CAW Blog

The College of Animal Welfare

Clocks changing image

These 10 tips will help you stay safe as the clocks go back…

As the clocks go back and the nights draw in, we want to emphasise the importance of staying safe in the dark and ensuring you’re visible when you’re travelling at night.

For veterinary nurses, SVNs and others working in the profession, this is especially important when you’re working night shifts in practice and need to travel to and from work.

Read on to check out all of our top tips…

  1. Check all your car or bike lights are working fully before the darker nights set in. Particularly check your fog lights, as it may be some time since you have used them.
  2. If you’re cycling or walking to work after dark or in poor visibility (eg foggy or overcast days) you should wear bright, reflective clothing and tape to draw drivers’ attention.

  3. Be aware that other road users may not be taking steps to make themselves visible. Look out for them; better use of your lights will help you see and avoid others.
  4. Make sure you keep blankets, a torch and basic safety equipment in your car in case you break down in adverse weather conditions.
  5. Don’t forget about your dogs! Hi-Vis dog leads and flashing collars will help your dog to be seen in the dark.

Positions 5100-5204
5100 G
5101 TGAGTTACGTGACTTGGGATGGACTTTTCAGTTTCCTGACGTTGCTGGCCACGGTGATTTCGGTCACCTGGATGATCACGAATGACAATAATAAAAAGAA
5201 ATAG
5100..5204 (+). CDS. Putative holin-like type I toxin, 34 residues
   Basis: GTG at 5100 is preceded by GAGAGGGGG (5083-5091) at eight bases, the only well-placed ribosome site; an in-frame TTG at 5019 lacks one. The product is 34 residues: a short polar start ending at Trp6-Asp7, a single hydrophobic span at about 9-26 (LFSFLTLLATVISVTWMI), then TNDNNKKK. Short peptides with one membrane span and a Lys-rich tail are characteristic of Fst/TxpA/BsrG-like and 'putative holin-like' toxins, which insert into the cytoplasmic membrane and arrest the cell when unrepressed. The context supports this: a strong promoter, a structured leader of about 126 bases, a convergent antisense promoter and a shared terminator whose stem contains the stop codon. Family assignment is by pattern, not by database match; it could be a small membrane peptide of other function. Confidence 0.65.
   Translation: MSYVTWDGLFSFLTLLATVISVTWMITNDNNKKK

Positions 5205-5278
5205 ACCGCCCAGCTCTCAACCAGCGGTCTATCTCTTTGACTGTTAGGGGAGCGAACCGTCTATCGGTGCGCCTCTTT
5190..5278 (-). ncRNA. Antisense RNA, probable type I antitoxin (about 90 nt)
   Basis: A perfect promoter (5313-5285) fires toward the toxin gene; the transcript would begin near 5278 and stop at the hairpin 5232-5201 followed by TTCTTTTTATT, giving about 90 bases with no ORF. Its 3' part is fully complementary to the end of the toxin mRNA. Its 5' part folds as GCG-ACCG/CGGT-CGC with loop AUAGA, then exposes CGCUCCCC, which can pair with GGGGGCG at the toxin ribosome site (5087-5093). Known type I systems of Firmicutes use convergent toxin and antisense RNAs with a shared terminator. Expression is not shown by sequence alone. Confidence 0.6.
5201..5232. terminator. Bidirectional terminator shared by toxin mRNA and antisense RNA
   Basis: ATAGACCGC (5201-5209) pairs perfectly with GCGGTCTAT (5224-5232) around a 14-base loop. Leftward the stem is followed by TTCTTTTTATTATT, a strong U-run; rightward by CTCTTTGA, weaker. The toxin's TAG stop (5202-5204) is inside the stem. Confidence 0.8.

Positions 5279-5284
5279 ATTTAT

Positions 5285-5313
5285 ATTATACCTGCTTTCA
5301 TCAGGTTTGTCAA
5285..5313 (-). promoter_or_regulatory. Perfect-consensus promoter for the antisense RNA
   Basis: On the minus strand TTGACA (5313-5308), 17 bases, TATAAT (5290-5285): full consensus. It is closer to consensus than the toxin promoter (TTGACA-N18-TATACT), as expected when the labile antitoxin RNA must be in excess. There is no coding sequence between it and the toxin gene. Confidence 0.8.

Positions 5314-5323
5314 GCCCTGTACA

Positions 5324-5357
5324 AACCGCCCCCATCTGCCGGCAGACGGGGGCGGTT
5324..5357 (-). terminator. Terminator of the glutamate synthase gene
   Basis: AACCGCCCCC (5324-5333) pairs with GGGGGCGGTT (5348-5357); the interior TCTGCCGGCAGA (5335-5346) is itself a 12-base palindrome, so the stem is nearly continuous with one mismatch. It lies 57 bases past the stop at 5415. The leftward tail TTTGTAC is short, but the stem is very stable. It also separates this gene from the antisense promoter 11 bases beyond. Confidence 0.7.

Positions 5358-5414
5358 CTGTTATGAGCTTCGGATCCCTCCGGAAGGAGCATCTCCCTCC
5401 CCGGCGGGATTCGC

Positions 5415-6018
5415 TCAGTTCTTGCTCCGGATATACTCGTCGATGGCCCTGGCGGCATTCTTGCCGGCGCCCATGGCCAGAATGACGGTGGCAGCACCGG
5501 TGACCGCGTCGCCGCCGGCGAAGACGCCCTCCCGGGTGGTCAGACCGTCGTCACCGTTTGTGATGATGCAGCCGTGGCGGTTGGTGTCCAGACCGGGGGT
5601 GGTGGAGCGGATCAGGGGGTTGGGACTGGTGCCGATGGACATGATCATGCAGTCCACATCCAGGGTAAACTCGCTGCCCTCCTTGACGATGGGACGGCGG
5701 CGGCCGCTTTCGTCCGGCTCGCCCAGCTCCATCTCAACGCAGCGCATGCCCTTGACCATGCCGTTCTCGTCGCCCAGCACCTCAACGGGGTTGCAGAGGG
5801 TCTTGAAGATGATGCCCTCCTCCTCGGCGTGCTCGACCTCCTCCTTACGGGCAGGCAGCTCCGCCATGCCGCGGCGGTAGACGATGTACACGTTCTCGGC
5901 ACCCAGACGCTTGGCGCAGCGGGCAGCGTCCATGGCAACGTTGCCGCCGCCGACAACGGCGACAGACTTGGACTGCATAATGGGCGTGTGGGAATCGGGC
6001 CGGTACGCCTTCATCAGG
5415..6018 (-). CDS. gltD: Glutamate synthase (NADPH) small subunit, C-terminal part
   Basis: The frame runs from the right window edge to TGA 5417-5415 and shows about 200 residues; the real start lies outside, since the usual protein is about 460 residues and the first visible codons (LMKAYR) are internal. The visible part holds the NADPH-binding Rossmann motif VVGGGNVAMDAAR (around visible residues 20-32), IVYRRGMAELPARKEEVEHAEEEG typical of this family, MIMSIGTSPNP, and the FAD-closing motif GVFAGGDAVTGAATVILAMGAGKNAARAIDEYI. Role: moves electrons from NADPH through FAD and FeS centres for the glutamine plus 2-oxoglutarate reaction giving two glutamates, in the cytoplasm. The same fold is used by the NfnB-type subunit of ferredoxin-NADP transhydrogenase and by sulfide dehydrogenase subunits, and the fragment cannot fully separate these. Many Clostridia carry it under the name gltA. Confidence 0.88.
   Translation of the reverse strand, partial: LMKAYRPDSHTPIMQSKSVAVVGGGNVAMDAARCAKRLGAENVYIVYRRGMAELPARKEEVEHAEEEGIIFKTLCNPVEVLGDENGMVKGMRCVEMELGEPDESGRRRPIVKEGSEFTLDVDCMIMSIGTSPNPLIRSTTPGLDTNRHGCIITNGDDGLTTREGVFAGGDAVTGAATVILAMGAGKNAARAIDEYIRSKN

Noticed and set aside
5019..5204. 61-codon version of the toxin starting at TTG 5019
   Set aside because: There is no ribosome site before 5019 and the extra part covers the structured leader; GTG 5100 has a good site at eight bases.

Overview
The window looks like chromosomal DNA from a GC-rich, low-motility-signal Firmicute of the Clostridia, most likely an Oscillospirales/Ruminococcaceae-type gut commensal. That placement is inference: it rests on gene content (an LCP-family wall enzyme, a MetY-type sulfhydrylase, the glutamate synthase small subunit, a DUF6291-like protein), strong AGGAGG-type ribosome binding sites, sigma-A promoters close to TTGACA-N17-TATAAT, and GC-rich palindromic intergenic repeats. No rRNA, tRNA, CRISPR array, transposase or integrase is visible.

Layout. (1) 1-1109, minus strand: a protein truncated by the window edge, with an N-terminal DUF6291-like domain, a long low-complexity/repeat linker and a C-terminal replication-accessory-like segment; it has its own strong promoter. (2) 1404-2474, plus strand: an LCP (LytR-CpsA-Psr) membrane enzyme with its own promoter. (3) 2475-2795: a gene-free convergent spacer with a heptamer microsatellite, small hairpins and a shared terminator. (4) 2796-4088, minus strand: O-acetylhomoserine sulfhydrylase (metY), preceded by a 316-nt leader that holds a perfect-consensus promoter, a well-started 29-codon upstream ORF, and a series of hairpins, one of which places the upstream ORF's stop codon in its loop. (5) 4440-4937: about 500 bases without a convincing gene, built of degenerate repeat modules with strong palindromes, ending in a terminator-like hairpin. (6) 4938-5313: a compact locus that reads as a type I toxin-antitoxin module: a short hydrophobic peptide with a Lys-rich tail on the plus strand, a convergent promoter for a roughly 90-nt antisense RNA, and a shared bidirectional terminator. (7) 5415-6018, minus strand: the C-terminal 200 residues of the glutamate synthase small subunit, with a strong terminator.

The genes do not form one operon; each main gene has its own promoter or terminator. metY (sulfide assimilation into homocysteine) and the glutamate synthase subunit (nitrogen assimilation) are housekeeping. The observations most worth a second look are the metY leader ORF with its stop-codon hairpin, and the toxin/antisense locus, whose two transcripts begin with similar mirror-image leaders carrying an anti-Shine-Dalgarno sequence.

6. Be aware of your surroundings when walking in the dark. Take out your earphones and be conscious of using your phone in dark areas.
  7. Make plans for your journeys and ensure you know who you will be travelling with. If you plan to take a taxi, either book it in advance or get one from the taxi rank.
  8. Be mindful that some of you or your colleagues may feel different during darker months. Seasonal Affective Disorder (also known as ‘winter depression’) can cause people to feel low or lethargic due to the reduced exposure to sunlight. It usually takes around 3 days for your body to adjust to the clock change. You may feel more tired and have difficulty concentrating until you adjust to the extra hour in the day, however if you feel consistently low and are struggling to cope please visit your GP.
  9. Try to get outside during daylight hours. Cold dark days can impact your mood so spend time outside during brighter hours.
  10. Don’t forget to set your alarm clocks! It can be even more difficult to get up and out of bed when it’s still dark outside. Make sure you set a few different alarms and ensure you leave enough time to defrost your car before setting off for work or college.

Further reading